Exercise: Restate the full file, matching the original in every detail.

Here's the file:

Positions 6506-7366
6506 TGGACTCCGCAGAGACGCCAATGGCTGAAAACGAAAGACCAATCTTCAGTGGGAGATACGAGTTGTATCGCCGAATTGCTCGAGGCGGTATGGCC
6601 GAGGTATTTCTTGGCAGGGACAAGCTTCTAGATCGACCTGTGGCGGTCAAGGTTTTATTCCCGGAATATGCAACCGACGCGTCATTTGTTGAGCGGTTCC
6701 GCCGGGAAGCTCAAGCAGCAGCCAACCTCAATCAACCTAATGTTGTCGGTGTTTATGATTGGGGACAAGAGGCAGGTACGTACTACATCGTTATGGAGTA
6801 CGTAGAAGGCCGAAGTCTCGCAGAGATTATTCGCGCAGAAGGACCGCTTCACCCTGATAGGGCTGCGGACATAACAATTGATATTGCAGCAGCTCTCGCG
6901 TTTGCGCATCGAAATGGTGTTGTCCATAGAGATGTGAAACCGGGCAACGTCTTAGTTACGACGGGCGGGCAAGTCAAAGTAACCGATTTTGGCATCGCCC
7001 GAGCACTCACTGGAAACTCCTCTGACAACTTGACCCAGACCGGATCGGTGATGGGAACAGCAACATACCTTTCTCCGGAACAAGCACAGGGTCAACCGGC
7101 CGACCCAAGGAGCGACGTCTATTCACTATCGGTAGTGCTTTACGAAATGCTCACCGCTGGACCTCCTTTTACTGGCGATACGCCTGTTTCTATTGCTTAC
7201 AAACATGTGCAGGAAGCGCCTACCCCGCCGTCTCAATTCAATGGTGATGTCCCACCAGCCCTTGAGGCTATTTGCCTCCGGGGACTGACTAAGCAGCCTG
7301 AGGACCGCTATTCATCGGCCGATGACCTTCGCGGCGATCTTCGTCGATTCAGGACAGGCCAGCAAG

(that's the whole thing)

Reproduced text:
Positions 6506-7366
6506 TGGACTCCGCAGAGACGCCAATGGCTGAAAACGAAAGACCAATCTTCAGTGGGAGATACGAGTTGTATCGCCGAATTGCTCGAGGCGGTATGGCC
6601 GAGGTATTTCTTGGCAGGGACAAGCTTCTAGATCGACCTGTGGCGGTCAAGGTTTTATTCCCGGAATATGCAACCGACGCGTCATTTGTTGAGCGGTTCC
6701 GCCGGGAAGCTCAAGCAGCAGCCAACCTCAATCAACCTAATGTTGTCGGTGTTTATGATTGGGGACAAGAGGCAGGTACGTACTACATCGTTATGGAGTA
6801 CGTAGAAGGCCGAAGTCTCGCAGAGATTATTCGCGCAGAAGGACCGCTTCACCCTGATAGGGCTGCGGACATAACAATTGATATTGCAGCAGCTCTCGCG
6901 TTTGCGCATCGAAATGGTGTTGTCCATAGAGATGTGAAACCGGGCAACGTCTTAGTTACGACGGGCGGGCAAGTCAAAGTAACCGATTTTGGCATCGCCC
7001 GAGCACTCACTGGAAACTCCTCTGACAACTTGACCCAGACCGGATCGGTGATGGGAACAGCAACATACCTTTCTCCGGAACAAGCACAGGGTCAACCGGC
7101 CGACCCAAGGAGCGACGTCTATTCACTATCGGTAGTGCTTTACGAAATGCTCACCGCTGGACCTCCTTTTACTGGCGATACGCCTGTTTCTATTGCTTAC
7201 AAACATGTGCAGGAAGCGCCTACCCCGCCGTCTCAATTCAATGGTGATGTCCCACCAGCCCTTGAGGCTATTTGCCTCCGGGGACTGACTAAGCAGCCTG
7301 AGGACCGCTATTCATCGGCCGATGACCTTCGCGGCGATCTTCGTCGATTCAGGACAGGCCAGCAAG